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Real-Time fMRI Helps Treat Tourette Syndrome

By MedImaging International staff writers
Posted on 12 Sep 2019
Adolescents with Tourette Syndrome (TS) can control their facial tics through an imaging technique that allows them to monitor the function of their own brain in real time.

Researchers at Yale School of Medicine (New Haven, CT, USA) conducted a randomized, sham-controlled trial in 21 adolescents with TS to examine if real-time functional magnetic resonance imaging (fMRI) neurofeedback could help reduce activity in the supplementary motor area (SMA), which has been shown to be responsible for TS tics. The primary outcome measure of tic severity was the Yale Global Tic Symptom Severity Scale (YGTSS), with the secondary outcome being control over the SMA, as assessed in neuroimaging scans.

Image: Research shows fMRI neurofeedback could offer a potential treatment for TS (Photo courtesy of Yale University).
Image: Research shows fMRI neurofeedback could offer a potential treatment for TS (Photo courtesy of Yale University).

The study subjects were tasked with alternately raising and lowering activity in the SMA, which was displayed as a real-time graph during brain imaging scans. The results showed that participants had a significant 3.8-point difference in tic reduction on the YGTSS scale after neurofeedback, as compared to sham. However, there were no differences in changes on the secondary measure of control over the SMA. The study was published on August 13, 2019, in the Journal of Biological Psychiatry.

“Currently available treatments for tics in Tourette Syndrome include behavior therapy and pharmaceuticals, but not everyone responds. This is the first study of its kind showing that real-time fMRI neurofeedback has potential as a treatment,” said lead author Denis Sukhodolsky, PhD, of the Yale Child Study Center. “However, no effects were found in terms of change in control over the SMA, the hypothesized mechanism of action.”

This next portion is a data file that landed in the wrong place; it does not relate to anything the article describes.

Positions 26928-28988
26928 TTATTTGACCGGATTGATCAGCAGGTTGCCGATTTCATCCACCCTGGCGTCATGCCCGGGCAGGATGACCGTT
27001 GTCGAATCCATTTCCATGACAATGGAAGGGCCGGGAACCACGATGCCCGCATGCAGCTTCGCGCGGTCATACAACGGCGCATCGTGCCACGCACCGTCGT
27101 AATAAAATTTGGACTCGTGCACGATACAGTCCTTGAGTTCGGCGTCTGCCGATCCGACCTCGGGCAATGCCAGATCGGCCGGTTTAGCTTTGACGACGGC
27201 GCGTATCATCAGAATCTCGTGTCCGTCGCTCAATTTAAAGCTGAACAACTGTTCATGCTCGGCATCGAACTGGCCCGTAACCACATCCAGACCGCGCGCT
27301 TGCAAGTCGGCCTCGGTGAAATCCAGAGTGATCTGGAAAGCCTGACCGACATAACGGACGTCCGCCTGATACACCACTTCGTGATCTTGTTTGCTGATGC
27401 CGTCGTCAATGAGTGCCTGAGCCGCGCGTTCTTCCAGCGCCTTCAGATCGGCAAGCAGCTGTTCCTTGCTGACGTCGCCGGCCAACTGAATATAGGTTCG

TS is a neurological disorder characterized by repetitive, stereotyped, involuntary movements and vocalizations called tics. The disorder is named after Dr. Georges Gilles de la Tourette, the pioneering French neurologist who in 1885 first described the condition in an 86-year-old French noblewoman. The early symptoms are typically noticed first in childhood, with average onset between the ages of three and nine. Although TS symptoms may last a lifetime, most people with the condition experience their worst tic symptoms in their early teens, with improvement occurring in the late teens and continuing into adulthood.

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Yale School of Medicine

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